$${\text{C}} = {\text{I}}\Delta {\mathrm{t}}/{\mathrm{m}}\Delta {\mathrm{V}}$$

where I is the discharge current (A), Δt is the discharge time (s), m is the mass of electroactive material (g), and ΔV is the voltage range of discharge (V).

The solid-state supercapacitor was fabricated using two pieces of CNF/CNT/MXene aerogel as electrodes, a cellulose paper as separator, PVA/H2SO4 gel as solid electrolyte, and two pieces of copper foil as current collector. To prepare PVA/H2SO4 gel, 10 g PVA was mixed with 100 mL deionized water and stirring for 6 h at 95 °C. After cooling, 1 g of concentrated H2SO4 was added into the above mixture. Subsequently, the CNF/CNT/MXene aerogels were placed onto copper foils and coated with PVA/H2SO4 gel. These two electrodes were separated by a cellulose paper and assembled into a sandwich architecture supercapacitor.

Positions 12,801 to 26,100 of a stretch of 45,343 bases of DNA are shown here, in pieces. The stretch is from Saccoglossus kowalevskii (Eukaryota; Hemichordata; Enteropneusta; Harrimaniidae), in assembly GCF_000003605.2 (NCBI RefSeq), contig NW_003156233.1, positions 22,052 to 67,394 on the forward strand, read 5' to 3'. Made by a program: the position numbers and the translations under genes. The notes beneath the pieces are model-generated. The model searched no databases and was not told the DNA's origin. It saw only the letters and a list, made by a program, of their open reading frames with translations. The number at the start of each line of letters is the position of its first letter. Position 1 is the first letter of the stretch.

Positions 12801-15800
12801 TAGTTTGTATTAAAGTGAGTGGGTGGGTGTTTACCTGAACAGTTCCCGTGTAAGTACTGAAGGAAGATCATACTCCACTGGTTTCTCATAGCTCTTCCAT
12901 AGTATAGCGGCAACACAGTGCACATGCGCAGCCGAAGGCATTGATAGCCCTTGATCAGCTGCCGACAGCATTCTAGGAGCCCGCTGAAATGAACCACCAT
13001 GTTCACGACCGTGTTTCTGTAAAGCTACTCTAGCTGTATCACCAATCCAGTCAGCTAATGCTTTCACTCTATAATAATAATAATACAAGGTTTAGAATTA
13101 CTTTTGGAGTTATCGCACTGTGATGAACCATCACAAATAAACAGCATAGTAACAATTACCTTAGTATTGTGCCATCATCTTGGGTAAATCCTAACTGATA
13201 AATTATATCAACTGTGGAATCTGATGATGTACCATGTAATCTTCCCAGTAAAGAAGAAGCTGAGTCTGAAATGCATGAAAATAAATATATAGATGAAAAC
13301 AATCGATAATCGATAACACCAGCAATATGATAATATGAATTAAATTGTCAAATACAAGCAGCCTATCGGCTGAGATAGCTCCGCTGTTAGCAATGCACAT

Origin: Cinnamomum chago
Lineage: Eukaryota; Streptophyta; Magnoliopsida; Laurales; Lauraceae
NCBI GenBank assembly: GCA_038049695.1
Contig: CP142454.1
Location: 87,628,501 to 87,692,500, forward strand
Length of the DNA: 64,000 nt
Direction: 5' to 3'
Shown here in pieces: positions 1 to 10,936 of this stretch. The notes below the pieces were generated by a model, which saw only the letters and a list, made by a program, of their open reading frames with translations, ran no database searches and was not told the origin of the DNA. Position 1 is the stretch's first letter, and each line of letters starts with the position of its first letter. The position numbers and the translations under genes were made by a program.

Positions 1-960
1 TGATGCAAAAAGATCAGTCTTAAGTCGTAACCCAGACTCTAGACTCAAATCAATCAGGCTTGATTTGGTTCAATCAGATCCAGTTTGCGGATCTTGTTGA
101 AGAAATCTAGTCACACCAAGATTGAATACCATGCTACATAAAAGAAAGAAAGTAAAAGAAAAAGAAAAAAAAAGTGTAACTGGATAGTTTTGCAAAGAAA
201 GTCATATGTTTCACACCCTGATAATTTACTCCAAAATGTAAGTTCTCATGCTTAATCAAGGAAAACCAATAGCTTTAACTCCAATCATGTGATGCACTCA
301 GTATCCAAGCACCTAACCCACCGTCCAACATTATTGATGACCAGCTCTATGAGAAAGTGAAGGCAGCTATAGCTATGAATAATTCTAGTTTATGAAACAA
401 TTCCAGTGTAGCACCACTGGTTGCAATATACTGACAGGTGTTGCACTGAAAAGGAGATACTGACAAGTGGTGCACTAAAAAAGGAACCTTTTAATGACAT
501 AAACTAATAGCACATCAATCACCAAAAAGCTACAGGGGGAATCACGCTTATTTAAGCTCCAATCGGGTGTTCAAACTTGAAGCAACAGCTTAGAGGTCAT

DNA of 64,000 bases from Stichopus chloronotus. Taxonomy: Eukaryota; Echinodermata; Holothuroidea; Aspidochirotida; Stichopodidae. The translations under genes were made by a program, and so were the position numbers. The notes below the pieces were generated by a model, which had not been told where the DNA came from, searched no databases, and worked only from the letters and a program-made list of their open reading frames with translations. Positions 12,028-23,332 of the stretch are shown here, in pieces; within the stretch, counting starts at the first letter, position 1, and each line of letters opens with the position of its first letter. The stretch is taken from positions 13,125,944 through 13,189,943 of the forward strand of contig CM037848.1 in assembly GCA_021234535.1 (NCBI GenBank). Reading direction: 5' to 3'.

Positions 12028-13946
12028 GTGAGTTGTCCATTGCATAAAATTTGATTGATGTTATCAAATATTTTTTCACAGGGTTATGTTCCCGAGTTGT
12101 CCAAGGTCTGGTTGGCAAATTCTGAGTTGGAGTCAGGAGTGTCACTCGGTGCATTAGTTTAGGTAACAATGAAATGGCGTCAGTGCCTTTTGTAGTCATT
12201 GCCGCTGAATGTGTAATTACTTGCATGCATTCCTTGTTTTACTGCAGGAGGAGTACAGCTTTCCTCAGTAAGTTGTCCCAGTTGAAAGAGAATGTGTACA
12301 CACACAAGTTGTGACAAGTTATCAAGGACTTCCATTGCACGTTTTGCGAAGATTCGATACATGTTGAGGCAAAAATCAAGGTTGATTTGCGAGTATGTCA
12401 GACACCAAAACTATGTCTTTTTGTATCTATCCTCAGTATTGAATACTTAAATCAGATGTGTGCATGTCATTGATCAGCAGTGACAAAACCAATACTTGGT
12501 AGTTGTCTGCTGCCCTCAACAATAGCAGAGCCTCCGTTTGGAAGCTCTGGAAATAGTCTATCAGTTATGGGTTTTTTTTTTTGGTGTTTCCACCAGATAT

The areal specific capacitance of electrode (CS) was calculated on the basis of GCD curves according to the following Eq. (3):

$${\text{C}}_{{\mathrm{s}}} = 2{\mathrm{I}}\Delta {\mathrm{t}}/{\mathrm{S}}\Delta {\text{V}}$$

The capacitance of the supercapacitor (Cdevice) was calculated according to the following Eq. (4):

$${\mathrm{C}}_{{{\text{device}}}} = {\text{C}}_{{\mathrm{s}}} /2 = {\text{I}}\Delta {\mathrm{t}}/{\mathrm{S}}\Delta {\text{V}}$$

The energy density and power density were respectively calculated according to the following equations:

$${\text{E}} = 0.5{\text{C}}_{{{\mathrm{device}}}} \left( {\Delta {\text{V}}} \right)^{2} /3600$$
$${\text{P}} = {\text{E}} \times 3600/\Delta {\text{t}}$$

where I is the discharge current (A), Δt is the discharge time (s), S is the area accessible to the electrolyte, and ΔV is the voltage range of discharge (V).

3 Results and Discussion

3.1 Preparation of CNF/CNT/MXene Aerogels and Structural Characterizations